Carbon Tax on Consumption?
Carbon Tax on Consumption?
While the Chinese deputy prime minister was addressing the Climate Adaptation Summit hosted by the Netherlands last week, the Chinese president was concurrently addressing the Davos World Economic Forum, online. The level of representation in the two events clearly indicates where China places its priorities. One message that China promoted at both events was that the coronavirus pandemic, despite its horrors, could constitute an opportunity to rebuild new foundations, leading to a more equitable, clean and healthy planet. But the message to the business leaders in Davos was also explicit in promoting China as the best partner for this new era, under the catchphrases of justice and equality.
When it became evident last summer that the pandemic will have bigger and longer effects on the economy than previously thought, and might prevent the 2021 session of the World Economic Forum from taking place in the Swiss ski resort of Davos, its traditional venue for decades, its chairman Klaus Schwab introduced The Great Reset, a book depicting a post-corona world. In June, the Davos Forum launched a virtual dialogue on the topic, hosting CEOs of major companies and political leaders, leading to its annual meeting last week. The speakers were the same familiar faces, with Schwab paving the way for the discussions by launching a new book entitled Stakeholder Capitalism, which calls for the restructuring of the global economic system by encompassing all groups, not only major investors and shareholders.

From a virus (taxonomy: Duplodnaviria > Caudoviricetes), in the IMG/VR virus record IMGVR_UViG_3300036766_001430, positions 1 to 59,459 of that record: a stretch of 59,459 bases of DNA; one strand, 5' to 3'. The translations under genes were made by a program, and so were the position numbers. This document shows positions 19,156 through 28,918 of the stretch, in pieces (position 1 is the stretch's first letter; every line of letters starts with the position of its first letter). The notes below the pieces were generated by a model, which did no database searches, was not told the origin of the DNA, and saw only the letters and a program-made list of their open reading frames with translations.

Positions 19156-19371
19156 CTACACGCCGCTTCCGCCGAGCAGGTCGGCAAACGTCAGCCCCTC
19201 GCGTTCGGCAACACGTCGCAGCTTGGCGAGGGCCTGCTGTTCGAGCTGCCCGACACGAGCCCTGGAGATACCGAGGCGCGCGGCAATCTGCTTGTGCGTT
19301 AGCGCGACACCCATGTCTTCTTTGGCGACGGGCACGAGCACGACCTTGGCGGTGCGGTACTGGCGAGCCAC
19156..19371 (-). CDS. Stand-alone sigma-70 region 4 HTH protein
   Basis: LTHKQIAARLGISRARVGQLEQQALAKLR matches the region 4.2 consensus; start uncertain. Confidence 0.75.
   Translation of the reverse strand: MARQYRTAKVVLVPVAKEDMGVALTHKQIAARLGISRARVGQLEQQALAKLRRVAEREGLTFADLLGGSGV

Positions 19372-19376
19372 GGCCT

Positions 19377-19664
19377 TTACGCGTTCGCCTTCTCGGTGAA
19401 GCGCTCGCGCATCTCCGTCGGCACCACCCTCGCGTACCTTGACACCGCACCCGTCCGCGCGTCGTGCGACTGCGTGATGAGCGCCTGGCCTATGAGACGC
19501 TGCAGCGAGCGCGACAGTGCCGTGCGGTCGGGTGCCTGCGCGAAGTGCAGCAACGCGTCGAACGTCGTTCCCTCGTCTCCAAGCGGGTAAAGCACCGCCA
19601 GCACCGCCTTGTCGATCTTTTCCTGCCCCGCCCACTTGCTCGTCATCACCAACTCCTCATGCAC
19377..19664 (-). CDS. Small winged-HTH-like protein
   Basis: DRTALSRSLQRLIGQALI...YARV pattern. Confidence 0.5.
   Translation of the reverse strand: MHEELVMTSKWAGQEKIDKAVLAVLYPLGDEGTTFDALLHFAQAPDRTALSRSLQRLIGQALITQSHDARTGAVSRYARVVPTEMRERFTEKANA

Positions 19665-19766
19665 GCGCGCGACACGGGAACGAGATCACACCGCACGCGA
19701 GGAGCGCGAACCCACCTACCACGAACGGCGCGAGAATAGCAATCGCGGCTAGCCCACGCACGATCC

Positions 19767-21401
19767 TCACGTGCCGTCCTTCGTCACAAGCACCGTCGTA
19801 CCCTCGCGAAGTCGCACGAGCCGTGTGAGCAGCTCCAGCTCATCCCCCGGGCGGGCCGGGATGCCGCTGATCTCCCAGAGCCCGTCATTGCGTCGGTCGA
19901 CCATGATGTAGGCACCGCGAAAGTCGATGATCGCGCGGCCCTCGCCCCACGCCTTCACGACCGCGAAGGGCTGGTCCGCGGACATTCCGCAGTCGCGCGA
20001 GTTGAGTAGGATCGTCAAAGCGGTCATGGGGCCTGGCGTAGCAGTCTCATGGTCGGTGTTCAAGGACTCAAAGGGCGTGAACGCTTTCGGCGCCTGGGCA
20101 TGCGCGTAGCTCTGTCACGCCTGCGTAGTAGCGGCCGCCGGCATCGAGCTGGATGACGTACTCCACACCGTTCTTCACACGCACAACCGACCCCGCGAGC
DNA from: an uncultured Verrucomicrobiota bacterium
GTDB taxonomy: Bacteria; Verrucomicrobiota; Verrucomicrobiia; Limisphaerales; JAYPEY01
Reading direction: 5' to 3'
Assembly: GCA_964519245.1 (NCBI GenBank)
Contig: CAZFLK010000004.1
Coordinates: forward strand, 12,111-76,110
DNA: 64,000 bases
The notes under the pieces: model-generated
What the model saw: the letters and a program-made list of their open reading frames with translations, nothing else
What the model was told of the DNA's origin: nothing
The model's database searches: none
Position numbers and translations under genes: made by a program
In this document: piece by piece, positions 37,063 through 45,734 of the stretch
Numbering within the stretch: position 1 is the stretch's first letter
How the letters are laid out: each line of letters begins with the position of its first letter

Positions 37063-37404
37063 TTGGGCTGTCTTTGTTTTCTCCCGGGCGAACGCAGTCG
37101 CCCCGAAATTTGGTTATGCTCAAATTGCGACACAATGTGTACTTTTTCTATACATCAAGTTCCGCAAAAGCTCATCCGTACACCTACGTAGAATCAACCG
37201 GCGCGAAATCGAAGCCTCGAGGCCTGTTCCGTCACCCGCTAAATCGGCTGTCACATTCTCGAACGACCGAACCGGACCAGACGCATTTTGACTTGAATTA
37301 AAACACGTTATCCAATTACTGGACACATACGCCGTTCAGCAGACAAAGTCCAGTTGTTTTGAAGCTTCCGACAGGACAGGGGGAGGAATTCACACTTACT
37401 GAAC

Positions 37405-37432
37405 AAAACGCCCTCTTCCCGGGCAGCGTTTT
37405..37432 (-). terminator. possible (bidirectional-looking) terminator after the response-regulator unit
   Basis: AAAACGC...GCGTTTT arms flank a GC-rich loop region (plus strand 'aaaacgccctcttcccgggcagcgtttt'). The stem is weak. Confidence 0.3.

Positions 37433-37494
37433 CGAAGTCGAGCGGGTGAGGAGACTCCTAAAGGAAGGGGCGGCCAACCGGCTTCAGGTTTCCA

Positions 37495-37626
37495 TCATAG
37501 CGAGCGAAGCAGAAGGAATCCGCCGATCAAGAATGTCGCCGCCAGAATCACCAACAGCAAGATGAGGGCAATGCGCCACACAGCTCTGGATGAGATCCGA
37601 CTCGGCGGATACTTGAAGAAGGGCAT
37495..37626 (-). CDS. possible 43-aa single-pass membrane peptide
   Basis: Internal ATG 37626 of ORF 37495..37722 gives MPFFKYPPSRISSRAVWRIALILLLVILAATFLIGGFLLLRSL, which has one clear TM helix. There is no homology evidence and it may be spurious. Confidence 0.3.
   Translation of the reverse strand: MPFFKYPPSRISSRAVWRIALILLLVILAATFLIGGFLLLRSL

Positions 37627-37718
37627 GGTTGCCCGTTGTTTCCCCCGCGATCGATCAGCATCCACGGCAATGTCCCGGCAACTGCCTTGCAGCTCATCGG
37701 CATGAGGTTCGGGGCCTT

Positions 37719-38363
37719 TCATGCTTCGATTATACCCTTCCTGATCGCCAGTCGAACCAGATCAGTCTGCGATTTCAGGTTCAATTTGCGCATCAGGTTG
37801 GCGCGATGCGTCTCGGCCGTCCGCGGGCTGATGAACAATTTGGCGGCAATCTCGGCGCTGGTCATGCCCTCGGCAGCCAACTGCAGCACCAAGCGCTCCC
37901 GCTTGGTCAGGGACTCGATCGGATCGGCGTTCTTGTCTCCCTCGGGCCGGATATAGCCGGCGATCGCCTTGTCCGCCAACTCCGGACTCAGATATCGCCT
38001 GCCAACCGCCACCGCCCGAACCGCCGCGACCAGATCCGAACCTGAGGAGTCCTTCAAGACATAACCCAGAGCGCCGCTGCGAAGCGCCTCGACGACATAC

Discussions during the virtual sessions, like Klaus Schwab’s slogans, carried many beautiful promises, largely based on the Sustainable Development Goals: from distributing wealth equitably, rationalizing the use of natural resources and protecting the environment, to securing education and health for all. However, the speakers did not offer serious alternatives, such as introducing strict laws and regulations, protecting local production from dumping practices, and adopting tax legislation that equitably distributes responsibilities. Most important of all, a pivotal point that did not attract much attention was reconsidering the practices of globalization that deprive small states, as well as small entrepreneurs, farmers and producers in general, of equal opportunities. If this is not achieved, then how can “stakeholders” be truly transformed into “shareholders”? The dilemma is that as long as Davos remains an exclusive club controlled by the huge businesses that dominate the economy, some of whose size is bigger than the countries themselves, it is unlikely that these businesses will voluntarily give up their privileges for the sake of solving the world's problems.
A central theme at the Davos discussions was helping leaders embrace innovative and bold solutions to overcome the effects of the pandemic. But is it realistic to expect the Davos agenda to be tailored to the people it claims to serve, calling them stakeholders, or to the large corporations that patronize it? Moreover, how can its benefits reach an audience that was not consulted on its targets? What is certain is that for the benefits to reach all, huge corporations will have to give up many of their gains and privileges. This would necessitate an end to companies profiting from polluting and unsustainable activities, unless they are prepared to undertake a radical change in their operations. Will these companies agree to engineer their own downfall, or are laws the only way to force them to change course? Since controls on corporate activities have never been part of Davos’ priorities, the promised stakeholder capitalism would lead to a mere redress of the old practices.